Digital Terrestrial TV in Japan

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A year ago, I worked with Joel Isaacson  on a VOD / IPTV project  – and I’m still pretty interested in whats happening in digital media – especially since we got to say “I told you so”. (we predicted the death of Blu-Ray and the rise of video download two years ago). This note is from my ex-Intel colleague and old friend Todd Walzer from in Tokyo.


One would imagine Japan would be first in digital TV broadcasting, but actually it’s in the middle. Though trials have been running awhile in Japan’s cities, the date for nationwide cutover (when the analog signal stops) is July 24, 2011. That puts Japan behind Holland, Sweden, Finland, and the U.S., but ahead of Canada, China, etc.

Japan was an early mover in TV broadcast to mobile handsets, widely known as “OneSeg”, which began out of the digital trials. Each broadcaster is allocated 6 MHz divided into 13 “segments”, and one of the 13 segments is for mobile. So, viewers can see the same TV channel on their mobile as on the TV in their living room. The one-seg system is popular, and was later implemented by Brazil, as part of its adoption of Japan’s ISDB-T digital TV standard.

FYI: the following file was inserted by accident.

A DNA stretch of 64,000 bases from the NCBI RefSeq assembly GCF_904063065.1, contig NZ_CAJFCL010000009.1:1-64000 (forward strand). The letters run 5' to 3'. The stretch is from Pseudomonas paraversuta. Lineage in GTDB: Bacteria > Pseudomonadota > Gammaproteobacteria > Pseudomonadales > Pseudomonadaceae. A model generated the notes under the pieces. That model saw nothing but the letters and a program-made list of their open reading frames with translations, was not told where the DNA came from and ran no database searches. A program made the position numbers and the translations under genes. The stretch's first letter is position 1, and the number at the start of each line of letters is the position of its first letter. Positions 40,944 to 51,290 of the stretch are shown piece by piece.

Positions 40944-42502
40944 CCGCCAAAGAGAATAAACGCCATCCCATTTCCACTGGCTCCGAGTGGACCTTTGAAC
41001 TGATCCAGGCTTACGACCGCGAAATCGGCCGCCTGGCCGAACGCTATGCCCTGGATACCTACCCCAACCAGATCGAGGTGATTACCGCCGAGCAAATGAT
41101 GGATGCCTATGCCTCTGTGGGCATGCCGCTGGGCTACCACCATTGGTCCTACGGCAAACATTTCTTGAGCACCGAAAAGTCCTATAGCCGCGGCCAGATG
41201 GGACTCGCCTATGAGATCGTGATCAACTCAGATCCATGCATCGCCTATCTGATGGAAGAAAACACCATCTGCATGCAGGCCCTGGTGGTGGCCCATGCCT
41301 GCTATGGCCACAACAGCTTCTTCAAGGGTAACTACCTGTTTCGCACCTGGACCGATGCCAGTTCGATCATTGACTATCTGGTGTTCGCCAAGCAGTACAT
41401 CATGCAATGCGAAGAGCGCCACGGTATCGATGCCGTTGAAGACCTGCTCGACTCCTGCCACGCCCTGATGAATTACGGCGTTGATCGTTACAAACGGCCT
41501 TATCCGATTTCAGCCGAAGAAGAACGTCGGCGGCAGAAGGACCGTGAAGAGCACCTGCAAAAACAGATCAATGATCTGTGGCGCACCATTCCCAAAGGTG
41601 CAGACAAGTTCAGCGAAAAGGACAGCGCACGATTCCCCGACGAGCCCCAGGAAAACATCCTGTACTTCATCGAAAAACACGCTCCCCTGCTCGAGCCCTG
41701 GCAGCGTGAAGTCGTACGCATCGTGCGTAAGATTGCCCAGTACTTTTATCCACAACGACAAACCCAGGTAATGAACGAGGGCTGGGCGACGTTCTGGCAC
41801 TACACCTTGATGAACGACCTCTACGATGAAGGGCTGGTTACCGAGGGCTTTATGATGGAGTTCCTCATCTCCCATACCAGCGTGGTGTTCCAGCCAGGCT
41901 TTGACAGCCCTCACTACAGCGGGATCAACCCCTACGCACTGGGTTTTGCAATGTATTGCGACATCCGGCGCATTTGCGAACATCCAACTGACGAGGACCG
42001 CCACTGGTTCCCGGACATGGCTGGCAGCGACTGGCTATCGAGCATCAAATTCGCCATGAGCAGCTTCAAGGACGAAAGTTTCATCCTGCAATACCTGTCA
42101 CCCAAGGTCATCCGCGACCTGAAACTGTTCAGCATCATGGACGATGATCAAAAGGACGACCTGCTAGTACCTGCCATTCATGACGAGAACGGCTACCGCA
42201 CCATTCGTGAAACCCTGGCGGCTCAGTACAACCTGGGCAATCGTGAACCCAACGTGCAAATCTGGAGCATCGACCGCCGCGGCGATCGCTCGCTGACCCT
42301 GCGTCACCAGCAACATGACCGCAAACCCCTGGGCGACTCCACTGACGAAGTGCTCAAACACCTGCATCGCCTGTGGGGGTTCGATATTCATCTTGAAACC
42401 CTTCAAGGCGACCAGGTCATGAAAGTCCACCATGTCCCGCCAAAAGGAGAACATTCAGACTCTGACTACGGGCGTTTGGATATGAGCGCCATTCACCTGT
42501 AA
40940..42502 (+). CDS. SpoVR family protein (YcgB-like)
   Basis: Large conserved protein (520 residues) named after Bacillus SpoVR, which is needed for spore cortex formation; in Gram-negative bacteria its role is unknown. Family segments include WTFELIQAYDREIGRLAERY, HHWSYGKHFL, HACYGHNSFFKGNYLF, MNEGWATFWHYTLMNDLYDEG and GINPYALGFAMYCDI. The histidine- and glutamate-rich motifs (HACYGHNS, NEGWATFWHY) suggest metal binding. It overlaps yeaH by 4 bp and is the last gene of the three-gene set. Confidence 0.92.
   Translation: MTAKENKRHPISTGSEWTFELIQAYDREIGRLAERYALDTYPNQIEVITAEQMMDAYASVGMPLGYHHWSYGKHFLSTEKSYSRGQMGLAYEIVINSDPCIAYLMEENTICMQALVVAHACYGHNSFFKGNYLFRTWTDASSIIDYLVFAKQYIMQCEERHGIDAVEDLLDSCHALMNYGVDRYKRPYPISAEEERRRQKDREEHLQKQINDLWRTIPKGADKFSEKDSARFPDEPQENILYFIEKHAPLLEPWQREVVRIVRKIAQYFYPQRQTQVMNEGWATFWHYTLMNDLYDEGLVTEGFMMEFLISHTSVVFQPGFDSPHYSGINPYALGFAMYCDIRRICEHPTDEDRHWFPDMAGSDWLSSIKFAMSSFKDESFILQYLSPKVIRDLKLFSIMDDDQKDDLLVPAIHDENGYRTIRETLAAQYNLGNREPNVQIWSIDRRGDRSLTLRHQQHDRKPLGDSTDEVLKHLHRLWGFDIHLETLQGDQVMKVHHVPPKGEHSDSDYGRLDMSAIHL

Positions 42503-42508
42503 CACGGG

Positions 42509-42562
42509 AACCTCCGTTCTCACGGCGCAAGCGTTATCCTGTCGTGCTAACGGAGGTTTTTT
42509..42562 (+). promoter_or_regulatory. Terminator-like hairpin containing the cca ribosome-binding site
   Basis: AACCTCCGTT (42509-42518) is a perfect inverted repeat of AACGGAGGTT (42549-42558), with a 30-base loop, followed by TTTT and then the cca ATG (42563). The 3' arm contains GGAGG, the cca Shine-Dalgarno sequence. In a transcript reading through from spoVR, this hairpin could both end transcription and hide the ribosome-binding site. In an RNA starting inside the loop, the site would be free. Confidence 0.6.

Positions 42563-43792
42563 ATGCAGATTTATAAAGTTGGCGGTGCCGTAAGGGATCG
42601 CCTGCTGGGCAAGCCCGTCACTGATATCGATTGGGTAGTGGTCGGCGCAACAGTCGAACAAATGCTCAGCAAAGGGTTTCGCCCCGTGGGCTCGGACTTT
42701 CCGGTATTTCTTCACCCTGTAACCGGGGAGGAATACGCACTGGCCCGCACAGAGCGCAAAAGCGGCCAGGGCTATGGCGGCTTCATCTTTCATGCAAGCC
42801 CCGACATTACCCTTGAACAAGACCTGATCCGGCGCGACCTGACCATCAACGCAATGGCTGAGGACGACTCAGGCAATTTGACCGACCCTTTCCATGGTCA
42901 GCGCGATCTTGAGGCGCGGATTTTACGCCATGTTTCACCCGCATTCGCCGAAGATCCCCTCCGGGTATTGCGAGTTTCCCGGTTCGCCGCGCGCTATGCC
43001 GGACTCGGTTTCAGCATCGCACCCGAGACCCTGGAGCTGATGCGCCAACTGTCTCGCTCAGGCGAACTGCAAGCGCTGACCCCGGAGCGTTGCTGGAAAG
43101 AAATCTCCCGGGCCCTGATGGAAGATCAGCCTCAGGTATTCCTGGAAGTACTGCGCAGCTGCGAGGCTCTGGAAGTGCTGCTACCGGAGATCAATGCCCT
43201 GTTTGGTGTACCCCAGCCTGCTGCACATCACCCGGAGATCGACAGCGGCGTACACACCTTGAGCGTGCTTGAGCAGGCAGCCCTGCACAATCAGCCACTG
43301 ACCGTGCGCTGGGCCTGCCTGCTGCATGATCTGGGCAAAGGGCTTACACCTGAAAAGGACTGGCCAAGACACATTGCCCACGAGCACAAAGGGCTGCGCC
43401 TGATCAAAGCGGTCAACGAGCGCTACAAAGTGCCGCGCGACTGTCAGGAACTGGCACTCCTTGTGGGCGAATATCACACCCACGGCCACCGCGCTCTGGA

In some countries like Belgium and Italy, PAY-TV (Cable, Satellite) penetration is so high, that digital terrestrial TV (free TV) is a non-issue. But in Japan, PAY-TV penetration is less than 50%, so digital terrestrial is of importance. Digital broadcast will offer clearer picture quality than the sometimes-grainy analog broadcast, so everyone should be happy and buy digital TV sets, right? Well, not necessarily. Governments worldwide are finding that TV has come to be considered one of the “inalienable rights”. The U.S. is giving $40 coupons for converter-boxes for those (like the elderly and poor) who want to keep their analog TV sets, and Japan will go the same way – coupons, or maybe give them free.

Another challenge has been signal coverage. Covering the 80% of the population in a few urban areas was easy, but Japan is a volcanic terrain, and “filling the gaps” over those mountains requires some engineering. This gives the ruling party, the LDP, an excuse to do what it does best – earmark public spending for sparse rural areas. So suddenly, for example, you’ve got WiMAX systems going into remote prefectures with no clear business model other than the TV relay.

At the end of the day, on July 24, 2011, you’ll have digital terrestrial TV – not so exciting. But then, you’ve got the infrastructure for internet TV, interactivity, and this is where it starts to get interesting. One survey indicates that 25.2% of TV’s in Japan are already connected to the internet. More on this later.

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